Behind Canada’s secretive, invite-only specialists society

The Philatelic Specialists Society of Canada (PSSC) is finally – after 66 years – opening itself up to the philatelic crowd, and in some unexpected ways.

PSSC President Ingo Nessel said the “knowledge-based organization” is looking to grow, although he was sure to explain the “growth and path to growth has to be defined.”

“We want to be vibrant and energetic and let Canadian philatelists know what they can look forward to joining once they become more specialized and mature,” he said. “Everybody who’s anybody has been a member, but we’re not just looking for superstars; we want to also encourage people to become superstars in philately.”

Nessel concedes stamp collecting is a hobby, something that’s fun and relaxing, but he said there’s another level to the hobby that offers lifelong entertainment and education.

“Philately is a fascinating subject to satisfy your hunger for knowledge. We want to share more knowledge and to encourage people to take stamp collecting to the level of philately and postal history, to make it into the learned thing it can be.”

Nessel said he and his motley crew, which currently includes about 120 specialists, are self-described “advanced philatelists with diverse specialized interests.” The society serves as a “forum for knowledgeable philatelic discussions” by and for its members, who are among the most active Canadian philatelists in terms of exhibiting, researching and publishing.

“The PSSC, until now, has been quietly encouraging philatelic excellence,” Nessel said, adding the PSSC frequently and loudly recognizes its members’ successes. “In my leadership, I’m going to start to try to open us up to the outside world a little bit.”

CANADA
ON THE WORLD STAGE

After keeping a “low profile” for its entire 66-year history, the society will now be making its presence known not only in Canada but on the world stage.

“We’re going to become more open to the rest of the hobby.”

Nessel said his six-person executive – “I have a great team with me,” he added – has recognized it’s the “Philatelic Specialists Society of Canada, not Toronto, even though we have our meetings in Toronto.”

There’s usually someone from out-of-province at each PSSC meeting, and to reflect its national nature, it will begin exploring options to spread philatelic excellence from coast to coast to coast.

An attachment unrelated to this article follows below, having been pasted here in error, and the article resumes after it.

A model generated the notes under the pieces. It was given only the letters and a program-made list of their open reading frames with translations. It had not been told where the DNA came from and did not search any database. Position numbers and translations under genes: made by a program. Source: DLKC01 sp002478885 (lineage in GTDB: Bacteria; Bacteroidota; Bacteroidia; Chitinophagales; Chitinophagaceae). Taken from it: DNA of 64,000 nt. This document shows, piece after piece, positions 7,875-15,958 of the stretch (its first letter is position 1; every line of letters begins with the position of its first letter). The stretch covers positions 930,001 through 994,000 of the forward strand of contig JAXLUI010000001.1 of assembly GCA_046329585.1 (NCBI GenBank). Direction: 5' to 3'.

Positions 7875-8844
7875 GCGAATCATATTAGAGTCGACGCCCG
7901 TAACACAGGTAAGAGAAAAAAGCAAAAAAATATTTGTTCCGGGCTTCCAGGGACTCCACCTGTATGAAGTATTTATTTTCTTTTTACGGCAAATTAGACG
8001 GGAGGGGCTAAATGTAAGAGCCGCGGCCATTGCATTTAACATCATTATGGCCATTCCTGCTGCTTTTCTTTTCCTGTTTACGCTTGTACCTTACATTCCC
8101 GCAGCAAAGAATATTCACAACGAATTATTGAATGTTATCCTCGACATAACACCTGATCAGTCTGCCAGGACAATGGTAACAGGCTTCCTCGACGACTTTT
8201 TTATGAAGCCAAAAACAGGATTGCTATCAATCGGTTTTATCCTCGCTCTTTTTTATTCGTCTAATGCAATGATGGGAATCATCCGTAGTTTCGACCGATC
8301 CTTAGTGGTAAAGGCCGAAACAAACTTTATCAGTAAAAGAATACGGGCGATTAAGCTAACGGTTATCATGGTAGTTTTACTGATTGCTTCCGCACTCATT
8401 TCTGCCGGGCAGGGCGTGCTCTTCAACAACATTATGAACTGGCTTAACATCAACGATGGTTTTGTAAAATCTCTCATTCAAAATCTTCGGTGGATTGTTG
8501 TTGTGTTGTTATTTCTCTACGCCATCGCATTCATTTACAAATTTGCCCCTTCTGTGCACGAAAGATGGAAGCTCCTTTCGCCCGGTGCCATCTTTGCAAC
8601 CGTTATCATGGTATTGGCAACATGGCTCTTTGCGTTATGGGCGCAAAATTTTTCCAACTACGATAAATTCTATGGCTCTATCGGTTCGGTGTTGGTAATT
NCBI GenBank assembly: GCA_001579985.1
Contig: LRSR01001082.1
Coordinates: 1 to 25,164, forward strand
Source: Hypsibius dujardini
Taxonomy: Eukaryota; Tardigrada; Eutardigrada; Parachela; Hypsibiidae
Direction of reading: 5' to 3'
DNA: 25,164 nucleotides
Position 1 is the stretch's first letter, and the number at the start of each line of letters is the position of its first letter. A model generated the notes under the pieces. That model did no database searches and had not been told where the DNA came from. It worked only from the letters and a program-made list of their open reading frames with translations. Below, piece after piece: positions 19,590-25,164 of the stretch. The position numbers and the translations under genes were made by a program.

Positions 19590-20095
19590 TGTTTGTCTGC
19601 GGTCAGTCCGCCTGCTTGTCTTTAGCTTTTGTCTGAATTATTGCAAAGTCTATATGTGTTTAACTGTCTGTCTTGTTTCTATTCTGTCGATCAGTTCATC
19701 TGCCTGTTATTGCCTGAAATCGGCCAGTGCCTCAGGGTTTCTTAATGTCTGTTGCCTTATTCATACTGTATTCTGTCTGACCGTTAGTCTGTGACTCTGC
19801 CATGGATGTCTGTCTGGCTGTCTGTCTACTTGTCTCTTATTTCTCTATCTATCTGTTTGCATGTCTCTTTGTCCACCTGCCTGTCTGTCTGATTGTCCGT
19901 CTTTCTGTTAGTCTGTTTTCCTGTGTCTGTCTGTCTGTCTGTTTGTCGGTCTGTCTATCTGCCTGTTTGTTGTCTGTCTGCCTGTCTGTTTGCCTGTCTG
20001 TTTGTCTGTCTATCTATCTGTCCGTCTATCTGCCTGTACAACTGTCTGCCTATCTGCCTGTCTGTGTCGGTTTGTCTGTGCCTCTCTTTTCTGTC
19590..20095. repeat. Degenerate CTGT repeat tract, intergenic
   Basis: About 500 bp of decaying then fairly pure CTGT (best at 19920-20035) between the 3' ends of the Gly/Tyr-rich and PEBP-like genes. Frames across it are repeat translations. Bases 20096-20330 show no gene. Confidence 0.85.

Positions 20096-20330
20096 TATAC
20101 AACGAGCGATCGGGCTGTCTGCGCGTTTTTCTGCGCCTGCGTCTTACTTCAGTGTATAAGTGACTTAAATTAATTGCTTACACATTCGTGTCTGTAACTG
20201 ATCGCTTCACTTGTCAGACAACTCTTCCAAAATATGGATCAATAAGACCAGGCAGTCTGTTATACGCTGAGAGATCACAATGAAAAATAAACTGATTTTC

“We’ve struck a new committee that’s pursuing new media,” he said, adding there are already a number of exciting developments. “We’re trying to record our meetings, and we’ve videotaped one already and put it on our website’s ‘Members Only’ section. That means even if you’re in Edmonton, Alta., or Fredericton, N.B., you can enjoy the lectures our presenters give.”

Nessel said the video conferences have been “very well received, although it’s in the early stages;” however, another ongoing goal of Nessel’s – this of having a PSSC presence at all major Canadian shows – is set to enter high gear.

“We’re starting to have meetings outside of Toronto,” he said, adding there’s one lecture-based meeting each month. “We’ve been at Orapex for more than five years, but that’s going to be enhanced.”

Next up is a meet-and-greet at the highly anticipated World Stamp Show in New York this May 28-June 4. That’s to be followed by the 88th National Convention of the Royal Philatelic Society of Canada this Aug. 19-21 in Kitchener, where the PSSC will host a lecture.

“The good thing is members in those regions get to benefit from the society,” said Nessel. “Members who travel to those shows also get a social event, and that’s been well received. You’ll see more meetings of the PSSC in different parts of Canada.”

Nessel said the society attempts to “maximize diversity” by having no more than two members with one specialty, and owing to this diversity, each of the monthly meetings offers an exciting philatelic adventure from which attendees are certain to gain all sorts of knowledge.

“It covers the whole era of postal history, pre-stamp up to today. Every meeting is something completely new.”

With many judges in the PSSC’s membership, there’s plenty of exhibiting assistance to be had at the society’s meetings.

“Members who haven’t exhibited much can come and learn a lot,” said Nessel.

“There have also been a handful of things we’ve published over time. That’s part of the mandate of our organization, and we support our members if they want to publish something through us.”

He said for the past few years, the PSSC has also issued a secretive annual journal with “20 to 30 very interesting articles” produced by PSSC members, something that was previously unknown outside of specialist circles.

BRIGHT FUTURE

The PSSC’s autocratic days are behind it, apparently, and thanks to Nessel’s career in business, he has been able to apply his leadership to the society in beneficial ways, and it’s causing a few changes.

“I’ve begun to encourage ideas,” he said. “I’ve asked the organization and executive to have ideas and throw out suggestions.”

Among the “great ideas” coming in is this: because there’s a youth exhibiting specialty at national-level exhibitions and there’s a frame fee for youths, the PSSC has decided to support youth philately by subsidizing the frame fees for youth exhibitors at national-level exhibits.

“The 15- or 16-year-old collector might’ve blown their budget acquiring the stamps, so we’ll help by paying for their frame fees,” Nessel said. “I want everyone to be a supporter of philatelic excellence, so I’m looking for good ideas coming from anywhere.”

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